Trump & Co.

Multimillionaire Donald Trump, a Republican candidate for the U.S. presidency, insulted Mexican immigrants by saying that “México sends us drugs, crime and rapists.”

He announced that when he is president, he would build a wall along the border to keep out undesirables and force them to pay for the construction. In response, cartoonists and indignant editorial writers ridiculed Trump, singers complained, diplomats were astonished and beauty queens threatened reprisal. All Latinos collectively felt the remark referred to them, and were humiliated and offended by Trump’s statements which they considered an unacceptable joke.

He can be intolerable. But he has always been tolerated, and this is nothing new. All the U.S. presidents have thought the things that Donald Trump says, and at times, they have even said those things themselves. Whether speaking or keeping silent, all the presidents have behaved according to the thoughts expressed by Trump. It was James Monroe that defined Latin America as the “backyard” of the United States in his Monroe Doctrine. From Washington in the 18th century to Obama today, they have all treated Latin America as if it were. Washington supported Haiti with arms and money for the French planters’ fight against the revolution of black slaves, fearing the spread of freedom. Lincoln wanted to get rid of emancipated slaves by sending them to colonize Central America, but could not do so. Obama continues using his Guantanamo base in Cuba for the illegal dumping of prisoners without trial. Why doesn’t the same thing happen on other continents that also have military bases? Like in Japan or Great Britain, for example? Regarding Trump’s proposed wall, President George H.W. Bush’s son has already built most of it.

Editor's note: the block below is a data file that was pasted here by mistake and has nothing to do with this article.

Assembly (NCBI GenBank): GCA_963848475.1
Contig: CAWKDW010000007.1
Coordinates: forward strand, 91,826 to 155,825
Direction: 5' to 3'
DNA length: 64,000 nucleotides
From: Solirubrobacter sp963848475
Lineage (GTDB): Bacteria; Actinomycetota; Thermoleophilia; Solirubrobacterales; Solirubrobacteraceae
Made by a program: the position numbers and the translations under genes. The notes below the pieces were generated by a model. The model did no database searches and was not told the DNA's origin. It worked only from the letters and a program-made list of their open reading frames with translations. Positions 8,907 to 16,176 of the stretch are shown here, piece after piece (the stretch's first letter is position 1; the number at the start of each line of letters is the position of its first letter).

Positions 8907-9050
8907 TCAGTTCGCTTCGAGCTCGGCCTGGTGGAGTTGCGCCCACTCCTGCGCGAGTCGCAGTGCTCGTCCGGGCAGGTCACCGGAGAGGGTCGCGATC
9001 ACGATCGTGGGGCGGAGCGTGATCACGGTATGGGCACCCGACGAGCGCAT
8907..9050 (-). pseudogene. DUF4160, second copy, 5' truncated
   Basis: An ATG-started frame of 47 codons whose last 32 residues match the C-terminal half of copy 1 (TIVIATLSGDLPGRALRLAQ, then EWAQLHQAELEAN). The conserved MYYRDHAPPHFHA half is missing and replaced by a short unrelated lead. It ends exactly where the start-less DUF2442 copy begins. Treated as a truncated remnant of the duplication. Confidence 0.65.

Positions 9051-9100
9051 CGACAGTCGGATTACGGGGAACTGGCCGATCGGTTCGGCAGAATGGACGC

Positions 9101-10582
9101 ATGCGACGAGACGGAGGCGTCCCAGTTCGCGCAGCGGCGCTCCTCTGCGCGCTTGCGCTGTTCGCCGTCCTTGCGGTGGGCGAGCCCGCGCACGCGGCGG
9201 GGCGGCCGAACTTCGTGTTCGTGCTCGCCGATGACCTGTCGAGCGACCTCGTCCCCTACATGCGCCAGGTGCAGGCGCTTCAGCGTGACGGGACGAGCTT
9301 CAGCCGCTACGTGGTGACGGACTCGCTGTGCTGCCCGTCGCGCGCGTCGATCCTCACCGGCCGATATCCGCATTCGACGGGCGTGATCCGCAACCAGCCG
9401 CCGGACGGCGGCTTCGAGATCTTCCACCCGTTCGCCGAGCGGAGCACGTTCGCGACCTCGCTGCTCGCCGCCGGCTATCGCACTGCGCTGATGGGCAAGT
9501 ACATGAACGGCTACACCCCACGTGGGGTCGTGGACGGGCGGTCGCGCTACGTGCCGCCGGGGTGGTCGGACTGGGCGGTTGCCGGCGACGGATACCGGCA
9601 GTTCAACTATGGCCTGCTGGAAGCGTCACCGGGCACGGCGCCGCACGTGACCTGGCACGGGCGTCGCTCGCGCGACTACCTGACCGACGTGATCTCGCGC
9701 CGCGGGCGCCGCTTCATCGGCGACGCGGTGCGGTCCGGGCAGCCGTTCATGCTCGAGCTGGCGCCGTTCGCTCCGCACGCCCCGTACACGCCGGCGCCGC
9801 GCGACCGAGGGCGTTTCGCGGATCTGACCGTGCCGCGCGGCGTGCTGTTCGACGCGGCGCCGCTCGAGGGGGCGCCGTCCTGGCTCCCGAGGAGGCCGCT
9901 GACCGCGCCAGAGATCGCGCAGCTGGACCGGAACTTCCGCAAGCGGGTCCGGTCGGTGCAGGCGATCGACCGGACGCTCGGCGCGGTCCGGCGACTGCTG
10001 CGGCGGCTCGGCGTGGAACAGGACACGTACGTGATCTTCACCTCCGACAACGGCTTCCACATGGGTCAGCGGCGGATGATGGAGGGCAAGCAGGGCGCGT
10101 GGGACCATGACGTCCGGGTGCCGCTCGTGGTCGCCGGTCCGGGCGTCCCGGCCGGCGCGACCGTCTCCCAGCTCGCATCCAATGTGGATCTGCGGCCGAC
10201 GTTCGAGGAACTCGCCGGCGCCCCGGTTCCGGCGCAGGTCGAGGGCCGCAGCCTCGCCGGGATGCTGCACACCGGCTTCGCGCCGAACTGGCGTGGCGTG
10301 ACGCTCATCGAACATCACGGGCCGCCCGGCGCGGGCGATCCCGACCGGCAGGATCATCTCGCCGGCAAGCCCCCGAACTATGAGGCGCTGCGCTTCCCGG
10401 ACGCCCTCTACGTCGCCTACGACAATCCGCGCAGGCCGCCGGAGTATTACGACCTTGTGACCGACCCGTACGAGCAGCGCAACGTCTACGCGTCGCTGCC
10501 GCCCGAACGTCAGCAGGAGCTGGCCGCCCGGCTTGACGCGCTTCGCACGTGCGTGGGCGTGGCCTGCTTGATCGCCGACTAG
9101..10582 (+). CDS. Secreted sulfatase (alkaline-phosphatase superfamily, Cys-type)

The presidents are not alone in their secular disdain for their southern neighbors; it is shared by the entire nation. The United States is a country of immigrants who are assimilated — which is, like everything, good and bad at the same time. They are assimilated to the point of being considered, by way of the “American dream,” to be genuine White Anglo-Saxon Protestants or WASPs from the second generation on, having arrived as Irish or Polish, Italian or Russian, but still white in every way, not black or red. For example, there are two candidates competing with Trump for the Republican nomination, Cuban-Americans Ted Cruz and Marco Rubio, whose announced immigration policies consist, as usual, of deporting those who come to take the path that they used to access the American dream. Xenophobia is the first patriotic sentiment that new immigrants absorb.

However, moving from sentiment to reality, Donald Trump’s statements are only partially true. Latino drug dealers in the United States have been deported, and after transferring part of their fortunes to the U.S. Treasury, they remain living outside the U.S. The contrary situation is much more notorious. The United States is the “good” northern neighbor which has historically sent thieves and criminals to its “bad” southern neighbors in Latin America. The U.S. has not only exported drug traffickers but the drug business itself. This is the product of American drug addiction and laws prohibiting drug use, without which there would be no business.

But to say that would be unpopular, even if it were true. Xenophobic insults have more impact, though they generate protest by Puerto Rican singer Ricky Martin or Mexican magnate Carlos Slim. So it is possible that the next president of the United States could be Donald Trump, and he’ll make us pay for his promised border, but that would be nothing new.

About this publication

Be the first to comment

Leave a Reply